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ER2 moving from CME to ICE

ER2 traders will be interested in this press release from ICE:
ICE’s Global Electronic Marketplace to Exclusively Offer Russell 1000, 2000 and 3000 Index Futures

ICE is the IntercontinentalExchange. I'm not sure how they managed to wrestle the ER2 out of the CME's hands as that's not explained in the press release - anybody know?

I believe that the switch-over is going to be in September 2007 so about 3 months time. I've no idea how this is going to work. I'm not sure if there's even a precedence for something like this in history. I have all sorts of questions about comparing the CME's data on the ER2 to that from ICE.

I speculate that the volume on the ER2 will drop unless the migration is seamless. By seamless I mean that even the ticker symbol migrates across the exchanges and all trader's brokers accounts do not need adjusting to trade this.

I initially thought that the CME would replace this with their MC400 contract and push this contract in place of the ER2 although on second thought none of the stocks in the MC400 are in the ER2 so that probably won't work. Not sure what will happen here.

Any opinions? How many of you guys trade the ER2?
Interesting development in light of the ongoing bidding war between CME and ICE for ownership of CBOT.

ICE is certainly aggressive in the marketplace.

A couple of questions come to mind...

Will traders need to subscribe to the ICE data feed in addition to the CME and CBOT ?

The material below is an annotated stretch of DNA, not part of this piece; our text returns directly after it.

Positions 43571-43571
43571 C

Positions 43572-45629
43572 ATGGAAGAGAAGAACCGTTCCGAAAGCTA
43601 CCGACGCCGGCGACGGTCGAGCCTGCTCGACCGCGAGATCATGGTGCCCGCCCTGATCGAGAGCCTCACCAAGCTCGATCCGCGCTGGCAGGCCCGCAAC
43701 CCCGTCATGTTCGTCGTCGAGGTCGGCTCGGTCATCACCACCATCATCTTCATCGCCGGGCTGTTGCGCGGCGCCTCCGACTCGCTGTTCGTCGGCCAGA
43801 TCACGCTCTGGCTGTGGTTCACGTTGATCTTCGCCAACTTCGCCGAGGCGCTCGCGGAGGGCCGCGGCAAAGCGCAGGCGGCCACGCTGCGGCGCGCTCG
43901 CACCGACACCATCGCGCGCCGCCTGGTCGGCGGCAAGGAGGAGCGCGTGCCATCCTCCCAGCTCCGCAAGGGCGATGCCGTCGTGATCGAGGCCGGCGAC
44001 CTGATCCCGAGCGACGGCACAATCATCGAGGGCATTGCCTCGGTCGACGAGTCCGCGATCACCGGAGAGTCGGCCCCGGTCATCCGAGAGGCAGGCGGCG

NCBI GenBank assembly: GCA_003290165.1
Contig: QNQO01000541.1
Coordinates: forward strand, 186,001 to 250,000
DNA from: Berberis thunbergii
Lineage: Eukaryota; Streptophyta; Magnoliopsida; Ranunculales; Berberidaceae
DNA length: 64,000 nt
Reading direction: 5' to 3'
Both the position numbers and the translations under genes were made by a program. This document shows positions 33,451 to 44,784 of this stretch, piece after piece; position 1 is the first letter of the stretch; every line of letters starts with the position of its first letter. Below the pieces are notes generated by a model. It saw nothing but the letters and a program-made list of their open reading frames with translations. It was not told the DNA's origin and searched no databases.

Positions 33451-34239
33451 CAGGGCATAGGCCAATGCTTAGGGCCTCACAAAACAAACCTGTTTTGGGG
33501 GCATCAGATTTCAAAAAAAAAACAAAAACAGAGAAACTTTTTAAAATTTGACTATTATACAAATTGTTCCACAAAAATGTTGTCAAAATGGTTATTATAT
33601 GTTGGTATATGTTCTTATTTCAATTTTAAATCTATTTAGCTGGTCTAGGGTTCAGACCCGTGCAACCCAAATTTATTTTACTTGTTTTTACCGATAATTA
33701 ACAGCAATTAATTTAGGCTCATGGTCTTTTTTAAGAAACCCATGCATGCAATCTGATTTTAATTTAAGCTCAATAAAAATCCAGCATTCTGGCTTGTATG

Does your broker's trading platform support the ICE order servers ?

ER2 has never been a very deep market in terms of liquidity and volume. I suspect the average CME local (seat holder) will not follow the product over onto the ICE platform. There is an obvious negative incentive in terms of commissions to make the switch. Not to mention the animosity between CME and ICE at the moment.

Without market depth, it will be difficult to find a tight bid-ask spread when you need it most.

Hopefully the ER2 liquidity will find a home back in the NQ.

Current Volume:

ES ... 359,148
YM ... 107,854
NQ .... 66,347
ER2 ... 38,480

I'm one of the few that focus almost exclusively on the ER2 as far as mini's. Most of my students who trade mini's also focus on it. I find that for my methodology it trades infinitely better than any of the other mini's (I went from following the NQ to the ES to the ER2 over the years). My style is best described as 'intraday swing trading', catching swings that are obvious on the 3-min to 13-min timeframes, with higher timeframe 'context'. Minimum potential size move I look at is four points. I have seen no liquidity issues at all with the type of size I would be in, which is ten or under. But, I am not worried about a fill to the tick, and I am not chasing momentum (my entries tend to be at times when others aren't going crazy, in my opinion), nor trying to buy the bid or sell on the ask.

The point of all this is that I am hoping this doesn't wreck the contract, since I have nothing like it, as far as smooth, trending movement (and just overall dollar movement) to replace it with. Every student I've had who traded ES and went to the ER2 was blown away by the smooth trends and how much it moved, as opposed to chopped, like the ES. It's going to be curious to see what happens. And yes, we'll have to pay a NYBOT/ICE exchange fee now, too. A lot of people I know, though, feed IB data into Ensign and pay nothing regardless.
Good article from Reuters - thanks pt_emini! Here is the part that interested me:
ICE Chief Executive Officer Jeffrey Sprecher said in the letter that CBOT's board has agreed to a "bargain-basement sale" in a transaction that would leave $1.3 billion of shareholders' money on the table, and urged them to vote against the deal.

At current share values, ICE said its "financially and strategically superior" offer for CBOT is worth $11.9 billion, while the CME deal is worth $10.6 billion.